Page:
Children encounter diversity on a regular basis in their interactions with others at home, in school, or around their neighborhood. As our nation continues to diversify, it is essential that children learn to understand the important role of their culture and the cultures of other people in creating an overall global culture respectful of differences. One way that children learn about the world around them and other cultures is through the social messages found in stories. Stories help children understand how society perceives their culture as well as the cultures of their classmates, teachers, caregivers, and others, thereby influencing their social and identity development. Stories can be found in traditional print materials for children or in newer digital formats. Regardless of the format for delivering a story's message, children are greatly influenced by the stories they encounter.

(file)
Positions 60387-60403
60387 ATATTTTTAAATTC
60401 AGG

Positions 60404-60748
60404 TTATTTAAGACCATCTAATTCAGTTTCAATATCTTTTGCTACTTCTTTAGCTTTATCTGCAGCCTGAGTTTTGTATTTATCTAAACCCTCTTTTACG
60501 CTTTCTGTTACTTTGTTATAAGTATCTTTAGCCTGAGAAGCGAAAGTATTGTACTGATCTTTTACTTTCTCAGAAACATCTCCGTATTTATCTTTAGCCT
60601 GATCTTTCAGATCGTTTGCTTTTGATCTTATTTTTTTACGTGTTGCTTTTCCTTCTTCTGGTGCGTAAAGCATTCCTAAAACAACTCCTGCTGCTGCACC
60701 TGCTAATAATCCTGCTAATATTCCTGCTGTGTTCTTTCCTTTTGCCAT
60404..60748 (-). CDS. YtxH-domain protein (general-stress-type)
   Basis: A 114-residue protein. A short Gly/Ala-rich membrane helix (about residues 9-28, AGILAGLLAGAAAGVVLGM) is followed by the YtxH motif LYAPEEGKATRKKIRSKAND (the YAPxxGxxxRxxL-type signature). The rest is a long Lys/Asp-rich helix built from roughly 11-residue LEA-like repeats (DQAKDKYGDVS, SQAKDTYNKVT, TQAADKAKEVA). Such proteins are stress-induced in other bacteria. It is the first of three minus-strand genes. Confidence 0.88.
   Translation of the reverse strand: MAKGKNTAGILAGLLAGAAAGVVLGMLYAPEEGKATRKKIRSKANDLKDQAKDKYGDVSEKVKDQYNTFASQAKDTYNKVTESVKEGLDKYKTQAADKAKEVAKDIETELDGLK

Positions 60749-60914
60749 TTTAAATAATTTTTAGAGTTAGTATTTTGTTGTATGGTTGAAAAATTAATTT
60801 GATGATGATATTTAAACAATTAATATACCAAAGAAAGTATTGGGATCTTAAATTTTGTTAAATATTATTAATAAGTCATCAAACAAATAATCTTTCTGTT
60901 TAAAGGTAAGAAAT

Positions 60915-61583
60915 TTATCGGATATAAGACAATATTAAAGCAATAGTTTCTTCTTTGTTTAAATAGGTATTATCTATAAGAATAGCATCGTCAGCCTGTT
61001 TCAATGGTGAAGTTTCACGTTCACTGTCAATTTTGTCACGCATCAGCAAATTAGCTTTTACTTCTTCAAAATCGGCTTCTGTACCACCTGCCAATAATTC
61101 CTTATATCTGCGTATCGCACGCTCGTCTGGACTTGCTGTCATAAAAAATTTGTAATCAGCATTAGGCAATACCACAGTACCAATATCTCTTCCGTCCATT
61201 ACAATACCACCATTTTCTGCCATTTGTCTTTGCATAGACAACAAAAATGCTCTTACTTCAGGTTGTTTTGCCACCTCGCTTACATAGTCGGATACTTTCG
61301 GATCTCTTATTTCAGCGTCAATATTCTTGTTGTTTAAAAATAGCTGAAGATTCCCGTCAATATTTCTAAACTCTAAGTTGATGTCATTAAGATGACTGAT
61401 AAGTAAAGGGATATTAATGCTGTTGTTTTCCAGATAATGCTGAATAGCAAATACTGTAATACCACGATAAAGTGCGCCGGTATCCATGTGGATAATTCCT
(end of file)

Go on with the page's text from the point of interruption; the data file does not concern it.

One place that children can interact with stories on a regular basis is the library. Through its materials collections and programs, the library introduces children to many stories, starting at a very young age. This white paper emphasizes the importance of developing print and digital library collections that reflect cultural diversity, and details how librarians can promote cultural understanding through library programs that embody the diversity of their communities and the larger world. It concludes that stories reflecting diversity should be routinely included in library programs throughout the year and represented in print and digital material collections and displays.